Everyone has a role. According to the Act, the company’s Board of Directors shall be knowledgeable about the content and operation of the compliance program and shall exercise reasonable oversight with respect to the implementation and effectiveness of the compliance program.

High-level personnel of the company shall ensure that the company has an effective compliance program. Specific individual(s) within high-level personnel shall be assigned overall responsibility for the compliance program.

Specific individual(s) within the company shall be delegated day-to-day operational responsibility for the compliance program. Individual(s) with operational responsibility shall report periodically to high-level personnel and, as appropriate, to the governing authority, or an appropriate subgroup of the governing authority, on the effectiveness of the compliance program. To carry out such operational responsibility, such individual(s) shall be given adequate resources, appropriate authority, and direct access to the governing authority or an appropriate subgroup of the governing authority.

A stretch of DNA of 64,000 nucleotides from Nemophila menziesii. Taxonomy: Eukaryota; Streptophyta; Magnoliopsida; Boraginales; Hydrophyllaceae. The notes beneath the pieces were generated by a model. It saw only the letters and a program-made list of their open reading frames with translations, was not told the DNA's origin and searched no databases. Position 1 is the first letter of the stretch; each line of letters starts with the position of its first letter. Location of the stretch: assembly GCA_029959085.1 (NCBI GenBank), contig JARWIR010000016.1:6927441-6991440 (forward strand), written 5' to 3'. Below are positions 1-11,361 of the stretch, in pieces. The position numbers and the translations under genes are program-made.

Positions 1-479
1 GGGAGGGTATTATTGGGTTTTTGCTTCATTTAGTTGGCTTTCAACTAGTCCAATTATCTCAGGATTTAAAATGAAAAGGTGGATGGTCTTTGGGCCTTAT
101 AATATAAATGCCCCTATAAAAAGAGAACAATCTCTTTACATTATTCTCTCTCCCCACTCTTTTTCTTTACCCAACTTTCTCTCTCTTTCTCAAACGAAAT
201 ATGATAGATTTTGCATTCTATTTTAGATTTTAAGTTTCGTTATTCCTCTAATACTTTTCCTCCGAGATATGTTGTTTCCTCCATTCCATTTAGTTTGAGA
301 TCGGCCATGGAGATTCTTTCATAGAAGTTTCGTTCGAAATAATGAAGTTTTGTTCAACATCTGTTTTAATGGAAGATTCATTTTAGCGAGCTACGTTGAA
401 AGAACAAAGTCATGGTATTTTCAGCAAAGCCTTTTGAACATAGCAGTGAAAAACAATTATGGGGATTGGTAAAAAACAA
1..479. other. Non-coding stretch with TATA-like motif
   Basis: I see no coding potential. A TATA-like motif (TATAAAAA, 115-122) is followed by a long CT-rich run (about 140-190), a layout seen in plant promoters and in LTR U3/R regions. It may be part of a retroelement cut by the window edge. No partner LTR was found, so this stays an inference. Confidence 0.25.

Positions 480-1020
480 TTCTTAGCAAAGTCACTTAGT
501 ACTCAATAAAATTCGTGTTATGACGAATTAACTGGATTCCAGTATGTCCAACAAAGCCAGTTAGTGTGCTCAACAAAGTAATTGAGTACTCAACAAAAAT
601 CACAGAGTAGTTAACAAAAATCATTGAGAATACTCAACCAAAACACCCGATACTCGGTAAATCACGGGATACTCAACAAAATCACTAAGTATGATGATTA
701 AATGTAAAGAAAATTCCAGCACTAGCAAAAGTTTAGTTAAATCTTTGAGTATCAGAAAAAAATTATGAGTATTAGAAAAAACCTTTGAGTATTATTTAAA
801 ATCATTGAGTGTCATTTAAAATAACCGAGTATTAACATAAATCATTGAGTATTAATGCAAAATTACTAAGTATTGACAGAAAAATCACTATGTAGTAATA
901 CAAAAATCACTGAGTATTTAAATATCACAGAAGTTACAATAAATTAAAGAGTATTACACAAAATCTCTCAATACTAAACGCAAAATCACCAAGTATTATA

Where are you in this chain of command? Do you do what is expected from you, not only in terms of what your superior asks from you, but also in terms of what corporate responsibility and regulators expect from you?

Communicate.

A Compliance Program is not a paper manual hidden away in a manager’s file drawers.

The company shall take reasonable steps to communicate periodically and in a practical manner its standards and procedures, and other aspects of the compliance program, by conducting effective training programs and otherwise disseminating appropriate information.

The Compliance Program must be a living program.

Why do you need compliance audits?

Putting in place an effective compliance program inevitably includes going through the basic elements of every management system: Plan – Do – Check – Act. Plan your compliance program or its improvement, roll it out and then check how things work out in practice. It may seem like common sense, but many companies still work on the blind assumption that local staff knows and understands the regulations. Other companies assume that following corporate standards based on the US Code of Federal Regulations will be sufficient to avoid trouble. Knowing what the local regulations require from you is essential for both the local manager as well as the corporate auditor.